Muslim girls who wear a hijab to primary school will be questioned about their attire, Ofsted has revealed.
But with children as young as four in primary school, should parents be involved in these conversations, rather than inspectors directly addressing children?
Talha Ahmad, treasurer of The Muslim Council of Britain argues that targeting Muslim children is “wrong and dangerous”.
“The Muslim Council of Britain is deeply concerned at reports that Muslim primary school girls wearing religious headscarves may be questioned by Ofsted inspectors,” Ahmad told HuffPost UK.
“Parents exercise their rights choose garments that they wish their children to wear. Some Muslim parents choose this to include a headgear. There is nothing untoward in this.
“Therefore to target Muslim children for questioning is wrong and dangerous.”
“If this is done, it will feed into the growing Islamophobic narrative and may amount to undermining the freedom and equality of Muslim parents and their primarily school going children,” Ahmad continued.
“Moreover, wellbeing - particularly emotional and psychological - of children questioned in this manner may adversely suffer from being singled out and their choices questioned.”
However, Amina Lone, co-director of the Social Action and Research Foundation, who is against girls wearing hijabs in schools, told HuffPost UK she 100% supports and welcomes Ofsted’s decision to speak to the girls directly.
“Ofsted is an inspectorate and speaks to children in a sensitive and appropriate way on all manners of issues,” Lone said. “As a parent I trust them to do their job well.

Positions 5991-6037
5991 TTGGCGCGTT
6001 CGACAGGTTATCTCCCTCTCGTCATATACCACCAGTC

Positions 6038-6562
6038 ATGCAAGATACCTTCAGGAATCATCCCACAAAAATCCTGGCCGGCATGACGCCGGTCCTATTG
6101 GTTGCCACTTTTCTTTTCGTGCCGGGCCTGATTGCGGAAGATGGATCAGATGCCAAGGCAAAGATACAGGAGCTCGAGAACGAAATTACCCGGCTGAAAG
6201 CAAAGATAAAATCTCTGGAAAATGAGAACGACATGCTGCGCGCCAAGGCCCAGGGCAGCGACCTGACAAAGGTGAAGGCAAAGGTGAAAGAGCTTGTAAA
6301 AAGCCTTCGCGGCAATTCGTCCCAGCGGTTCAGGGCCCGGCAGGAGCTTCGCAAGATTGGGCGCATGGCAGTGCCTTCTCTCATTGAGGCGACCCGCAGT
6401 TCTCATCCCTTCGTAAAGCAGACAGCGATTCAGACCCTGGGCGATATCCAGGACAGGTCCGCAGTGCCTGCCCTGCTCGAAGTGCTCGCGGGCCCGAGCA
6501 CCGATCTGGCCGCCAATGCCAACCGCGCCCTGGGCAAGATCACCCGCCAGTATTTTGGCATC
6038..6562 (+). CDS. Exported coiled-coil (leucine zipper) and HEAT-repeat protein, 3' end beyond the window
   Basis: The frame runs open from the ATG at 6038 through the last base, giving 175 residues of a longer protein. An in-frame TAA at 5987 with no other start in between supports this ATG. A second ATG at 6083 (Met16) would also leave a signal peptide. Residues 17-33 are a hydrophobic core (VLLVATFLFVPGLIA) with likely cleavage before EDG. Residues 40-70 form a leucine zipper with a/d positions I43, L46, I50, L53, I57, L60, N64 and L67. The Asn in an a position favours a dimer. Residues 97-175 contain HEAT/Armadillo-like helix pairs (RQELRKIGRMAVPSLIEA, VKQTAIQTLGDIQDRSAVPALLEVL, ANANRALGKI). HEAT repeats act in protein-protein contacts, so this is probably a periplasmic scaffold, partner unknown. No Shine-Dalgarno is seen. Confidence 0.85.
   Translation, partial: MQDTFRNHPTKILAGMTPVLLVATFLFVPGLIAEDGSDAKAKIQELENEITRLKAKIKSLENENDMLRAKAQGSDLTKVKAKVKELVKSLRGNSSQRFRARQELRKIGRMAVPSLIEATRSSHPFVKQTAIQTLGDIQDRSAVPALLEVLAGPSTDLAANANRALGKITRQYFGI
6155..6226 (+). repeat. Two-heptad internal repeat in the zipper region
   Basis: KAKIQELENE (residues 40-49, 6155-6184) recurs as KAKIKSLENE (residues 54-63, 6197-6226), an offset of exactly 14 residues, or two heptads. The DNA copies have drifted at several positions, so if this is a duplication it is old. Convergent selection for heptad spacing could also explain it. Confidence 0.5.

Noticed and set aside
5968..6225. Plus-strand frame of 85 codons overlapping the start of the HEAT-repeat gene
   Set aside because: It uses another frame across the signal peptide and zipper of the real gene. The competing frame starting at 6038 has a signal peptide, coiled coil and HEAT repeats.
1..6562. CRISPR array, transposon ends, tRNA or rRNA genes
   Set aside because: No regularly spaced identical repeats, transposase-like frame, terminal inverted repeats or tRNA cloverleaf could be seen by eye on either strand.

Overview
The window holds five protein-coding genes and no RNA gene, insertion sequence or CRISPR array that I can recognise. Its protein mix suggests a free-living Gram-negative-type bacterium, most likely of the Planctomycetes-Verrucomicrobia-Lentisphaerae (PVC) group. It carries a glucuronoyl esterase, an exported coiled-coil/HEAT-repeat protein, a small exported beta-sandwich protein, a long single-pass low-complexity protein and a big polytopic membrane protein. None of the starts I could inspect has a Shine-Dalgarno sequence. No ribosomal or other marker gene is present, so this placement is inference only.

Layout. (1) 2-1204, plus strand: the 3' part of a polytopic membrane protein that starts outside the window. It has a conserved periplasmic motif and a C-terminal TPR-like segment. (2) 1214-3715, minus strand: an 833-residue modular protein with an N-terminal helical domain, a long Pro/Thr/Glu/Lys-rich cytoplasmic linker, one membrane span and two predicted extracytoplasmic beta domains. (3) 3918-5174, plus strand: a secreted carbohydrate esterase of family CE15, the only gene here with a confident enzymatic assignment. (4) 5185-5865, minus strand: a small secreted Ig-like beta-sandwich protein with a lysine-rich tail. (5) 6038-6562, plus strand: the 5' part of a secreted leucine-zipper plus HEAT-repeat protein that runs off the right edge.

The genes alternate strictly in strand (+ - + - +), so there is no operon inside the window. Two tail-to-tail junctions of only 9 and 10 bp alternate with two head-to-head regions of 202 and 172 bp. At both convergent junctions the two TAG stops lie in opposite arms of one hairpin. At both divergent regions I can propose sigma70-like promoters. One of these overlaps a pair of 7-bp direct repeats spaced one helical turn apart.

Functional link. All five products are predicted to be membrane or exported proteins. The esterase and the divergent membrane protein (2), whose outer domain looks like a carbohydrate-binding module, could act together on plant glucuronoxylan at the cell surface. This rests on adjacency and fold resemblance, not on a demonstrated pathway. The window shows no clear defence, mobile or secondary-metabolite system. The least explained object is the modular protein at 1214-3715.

“Are we really suggesting that parents should now sit in on all discussions with children?”
“"To target Muslim children for questioning is wrong and dangerous."”
Amanda Spielman, the head of Ofsted, revealed on Sunday 19 November that inspectors will speak to schoogirls who wear hijabs to “ascertain why they do so in the school”.
“While respecting parents’ choice to bring up their children according to their cultural norms, creating an environment where primary school children are expected to wear the hijab could be interpreted as sexualisation of young girls,” Spielman said in a statement, sent to HuffPost UK.
“In seeking to address these concerns, and in line with our current practice in terms of assessing whether the school promotes equality for their children, inspectors will talk to girls who wear such garments to ascertain why they do so in the school.
“We would urge any parent or member of the public who has a concern about fundamentalist groups influencing school policy, or breaching equality law or make a complaint to the school.
“If schools do not act on these complains, they can be made to Ofsted directly.”
Discussing the new rules, Lone added: “There is a clear and concerted effort by minority groupings to propagate an extreme interpretation of Islam and normalise it within Islamic practice.
“There is categorically no Islamic basis for the veiling of children and as campaigners, we reject this misrepresentation of our faith.
“Let young girls make informed choices.”
Muslim women choose to wear hijabs for a variety of reasons, not all linked to “sexualisation”, for instance a 20-year-long study published in 2007 found that women wore the hijab as a visible symbol of their faith.
The Muslim Council of Britain secretary general Harun Khan, said Ofsted’s announcement “sends a clear message to all British women who adopt this that they are second class citizens, that while they are free to wear the headscarf, the establishment would prefer that they do not.
“The many British Muslims who choose to wear the headscarf have done extremely well in education and are breaking glass ceilings.”